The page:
YOUNG DRIVER SCHEME

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05.07.2016 Minor and major faults on your test

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When it comes to taking your practical driving test, the chances are you’ll rack up a few faults. And while a few minor faults are fine – after all, nobody drives perfectly – if you notch up a major fault you’ll fail.

So long as you don’t do anything daft you should be fine; however, if the examiner or another road user is forced to take evasive action, you’ll automatically fail your test.

There are three different types of fault:

Minor: A small mistake which is not potentially dangerous. Although you can accrue 15 minor faults and still pass, if you make the same mistake throughout your test you can also fail.

Serious: Something which could potentially be dangerous.

Dangerous: Something which puts you, the examiner, another person or property in danger. It goes without saying that one of these will cause you to fail your test.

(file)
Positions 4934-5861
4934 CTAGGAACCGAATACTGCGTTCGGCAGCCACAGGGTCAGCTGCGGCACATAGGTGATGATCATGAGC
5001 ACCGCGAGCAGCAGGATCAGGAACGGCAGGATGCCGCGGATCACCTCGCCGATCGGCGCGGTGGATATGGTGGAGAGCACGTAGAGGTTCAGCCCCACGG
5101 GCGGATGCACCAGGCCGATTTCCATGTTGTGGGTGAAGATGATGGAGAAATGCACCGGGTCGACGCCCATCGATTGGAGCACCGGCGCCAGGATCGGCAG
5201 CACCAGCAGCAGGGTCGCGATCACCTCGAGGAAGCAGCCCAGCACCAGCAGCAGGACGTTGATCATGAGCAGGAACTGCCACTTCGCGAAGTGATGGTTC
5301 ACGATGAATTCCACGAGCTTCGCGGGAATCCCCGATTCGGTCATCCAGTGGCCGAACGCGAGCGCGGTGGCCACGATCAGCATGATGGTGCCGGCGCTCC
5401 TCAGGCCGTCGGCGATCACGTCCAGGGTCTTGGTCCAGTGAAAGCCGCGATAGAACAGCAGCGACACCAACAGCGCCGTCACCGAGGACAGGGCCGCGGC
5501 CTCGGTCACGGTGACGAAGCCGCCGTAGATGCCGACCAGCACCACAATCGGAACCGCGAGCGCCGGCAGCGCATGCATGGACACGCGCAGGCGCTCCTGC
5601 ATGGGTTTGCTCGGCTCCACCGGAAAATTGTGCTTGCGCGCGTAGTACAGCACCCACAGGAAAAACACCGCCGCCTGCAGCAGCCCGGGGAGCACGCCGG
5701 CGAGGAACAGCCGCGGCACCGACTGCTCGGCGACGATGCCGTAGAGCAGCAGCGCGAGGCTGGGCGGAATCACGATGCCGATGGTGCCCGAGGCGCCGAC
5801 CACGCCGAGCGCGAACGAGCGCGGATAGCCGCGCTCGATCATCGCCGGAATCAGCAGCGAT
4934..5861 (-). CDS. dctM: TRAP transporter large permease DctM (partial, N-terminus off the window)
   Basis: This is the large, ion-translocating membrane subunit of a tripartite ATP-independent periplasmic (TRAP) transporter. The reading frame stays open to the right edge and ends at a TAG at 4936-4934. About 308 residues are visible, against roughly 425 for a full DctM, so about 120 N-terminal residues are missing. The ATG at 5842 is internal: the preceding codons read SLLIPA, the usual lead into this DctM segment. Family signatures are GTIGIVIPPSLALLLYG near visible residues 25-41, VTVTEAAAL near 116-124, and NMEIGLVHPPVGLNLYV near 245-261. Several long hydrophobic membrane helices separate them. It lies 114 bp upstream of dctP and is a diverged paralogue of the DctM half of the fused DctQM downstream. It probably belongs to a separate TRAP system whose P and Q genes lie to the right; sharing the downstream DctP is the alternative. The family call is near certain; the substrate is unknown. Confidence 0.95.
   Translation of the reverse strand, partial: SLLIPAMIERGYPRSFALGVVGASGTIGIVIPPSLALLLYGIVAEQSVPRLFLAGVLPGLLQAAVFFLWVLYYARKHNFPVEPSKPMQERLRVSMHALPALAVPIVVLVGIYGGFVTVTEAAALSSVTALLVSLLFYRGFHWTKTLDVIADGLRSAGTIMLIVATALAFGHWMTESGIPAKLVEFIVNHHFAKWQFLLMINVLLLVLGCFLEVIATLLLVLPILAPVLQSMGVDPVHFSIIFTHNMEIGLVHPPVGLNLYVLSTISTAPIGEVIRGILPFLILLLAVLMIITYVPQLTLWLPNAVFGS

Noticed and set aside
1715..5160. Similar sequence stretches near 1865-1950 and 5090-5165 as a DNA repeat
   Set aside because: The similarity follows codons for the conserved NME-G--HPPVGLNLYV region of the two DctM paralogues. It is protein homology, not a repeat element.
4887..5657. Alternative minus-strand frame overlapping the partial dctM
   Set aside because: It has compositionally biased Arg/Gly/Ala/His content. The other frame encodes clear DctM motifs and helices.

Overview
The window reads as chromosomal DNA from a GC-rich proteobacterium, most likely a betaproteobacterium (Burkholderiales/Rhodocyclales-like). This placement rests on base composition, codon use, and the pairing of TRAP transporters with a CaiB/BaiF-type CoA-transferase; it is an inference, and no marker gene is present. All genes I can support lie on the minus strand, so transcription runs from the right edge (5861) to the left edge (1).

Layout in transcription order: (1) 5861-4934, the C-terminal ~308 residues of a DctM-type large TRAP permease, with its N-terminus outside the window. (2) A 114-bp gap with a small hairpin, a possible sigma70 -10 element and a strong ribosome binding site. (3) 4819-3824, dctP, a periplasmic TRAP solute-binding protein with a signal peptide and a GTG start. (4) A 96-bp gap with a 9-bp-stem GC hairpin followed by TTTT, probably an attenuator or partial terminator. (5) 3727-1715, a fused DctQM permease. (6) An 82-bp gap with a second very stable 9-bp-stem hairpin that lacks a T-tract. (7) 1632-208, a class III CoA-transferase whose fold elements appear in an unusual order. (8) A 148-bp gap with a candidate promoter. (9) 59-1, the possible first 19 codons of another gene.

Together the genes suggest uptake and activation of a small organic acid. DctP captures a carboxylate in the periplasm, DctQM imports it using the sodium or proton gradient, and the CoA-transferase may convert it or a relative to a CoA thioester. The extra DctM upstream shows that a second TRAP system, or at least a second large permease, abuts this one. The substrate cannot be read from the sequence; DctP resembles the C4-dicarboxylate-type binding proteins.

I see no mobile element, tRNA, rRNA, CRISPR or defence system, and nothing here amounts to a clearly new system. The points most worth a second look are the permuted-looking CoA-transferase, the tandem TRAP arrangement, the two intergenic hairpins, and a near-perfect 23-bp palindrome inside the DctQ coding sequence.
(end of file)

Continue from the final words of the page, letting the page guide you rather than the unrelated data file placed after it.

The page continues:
The most common driving test minor faults:

Starting the engine: If you start the car in gear without pressing the clutch, you’re going to lurch forwards (or backwards, if you’re in reverse). Also, make sure you apply the handbrake when you stop.

Moving away: Not making proper checks before moving off is a common minor fault but can turn into a serious one if you do so when it’s unsafe.

Emergency stop: Using both the clutch and the footbrake is a common mistake. You need to stop quickly while retaining control of the car.

Turn in the road: You need to check all around you when performing this manoeuvre. If you touch the kerb or can’t complete the manoeuvre in five moves, that’s a minor fault.

Reverse parking: When you parallel park you shouldn’t be too far away from the kerb or at an angle. Make sure you look out of your rear-view mirror to check for pedestrians.

Reversing around a corner: After the manoeuvre the car should be close to the kerb and parallel to it. Touching the kerb, going over the centre of the side road or mounting the pavement are all minor faults.

Controls: Make sure you activate the wipers if it begins to rain and your lights if it’s dark or visibility is reduced.

Awareness: Your examiner will want to ensure that you’re aware of what’s going on around you at all times. This means knowing about other cars nearby, reacting to the signals of other road users, interpreting road markings correctly and using your indicators appropriately.

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